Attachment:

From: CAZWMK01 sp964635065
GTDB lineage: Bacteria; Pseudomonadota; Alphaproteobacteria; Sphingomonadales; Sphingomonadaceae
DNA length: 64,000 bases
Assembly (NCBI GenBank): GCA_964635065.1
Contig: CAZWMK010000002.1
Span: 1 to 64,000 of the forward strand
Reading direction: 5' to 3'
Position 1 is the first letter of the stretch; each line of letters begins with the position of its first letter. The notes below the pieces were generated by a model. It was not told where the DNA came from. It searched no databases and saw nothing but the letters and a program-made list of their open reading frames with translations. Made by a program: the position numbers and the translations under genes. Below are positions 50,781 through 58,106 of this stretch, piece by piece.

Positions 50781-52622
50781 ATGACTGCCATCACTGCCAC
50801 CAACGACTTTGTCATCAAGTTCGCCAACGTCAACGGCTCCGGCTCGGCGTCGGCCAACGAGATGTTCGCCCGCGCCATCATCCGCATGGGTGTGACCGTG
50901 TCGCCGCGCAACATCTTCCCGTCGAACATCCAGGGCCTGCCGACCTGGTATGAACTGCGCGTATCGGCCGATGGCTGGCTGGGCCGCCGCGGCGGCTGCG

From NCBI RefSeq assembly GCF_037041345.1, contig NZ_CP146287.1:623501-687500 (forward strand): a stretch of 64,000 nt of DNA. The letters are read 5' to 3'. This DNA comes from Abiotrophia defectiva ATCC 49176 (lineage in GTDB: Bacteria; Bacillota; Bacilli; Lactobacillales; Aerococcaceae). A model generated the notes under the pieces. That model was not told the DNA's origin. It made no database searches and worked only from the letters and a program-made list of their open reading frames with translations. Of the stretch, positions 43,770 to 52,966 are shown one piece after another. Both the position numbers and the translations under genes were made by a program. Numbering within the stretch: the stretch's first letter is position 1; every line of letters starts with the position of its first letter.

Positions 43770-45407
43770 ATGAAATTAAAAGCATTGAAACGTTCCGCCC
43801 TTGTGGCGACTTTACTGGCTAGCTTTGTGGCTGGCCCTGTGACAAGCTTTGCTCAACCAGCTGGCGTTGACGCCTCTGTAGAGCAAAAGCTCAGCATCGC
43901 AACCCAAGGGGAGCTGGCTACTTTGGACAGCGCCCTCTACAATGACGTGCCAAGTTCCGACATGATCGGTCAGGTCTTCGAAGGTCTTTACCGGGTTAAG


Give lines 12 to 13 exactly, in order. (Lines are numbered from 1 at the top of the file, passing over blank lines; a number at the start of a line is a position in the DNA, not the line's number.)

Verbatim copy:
50901 TCGCCGCGCAACATCTTCCCGTCGAACATCCAGGGCCTGCCGACCTGGTATGAACTGCGCGTATCGGCCGATGGCTGGCTGGGCCGCCGCGGCGGCTGCG

From NCBI RefSeq assembly GCF_037041345.1, contig NZ_CP146287.1:623501-687500 (forward strand): a stretch of 64,000 nt of DNA. The letters are read 5' to 3'. This DNA comes from Abiotrophia defectiva ATCC 49176 (lineage in GTDB: Bacteria; Bacillota; Bacilli; Lactobacillales; Aerococcaceae). A model generated the notes under the pieces. That model was not told the DNA's origin. It made no database searches and worked only from the letters and a program-made list of their open reading frames with translations. Of the stretch, positions 43,770 to 52,966 are shown one piece after another. Both the position numbers and the translations under genes were made by a program. Numbering within the stretch: the stretch's first letter is position 1; every line of letters starts with the position of its first letter.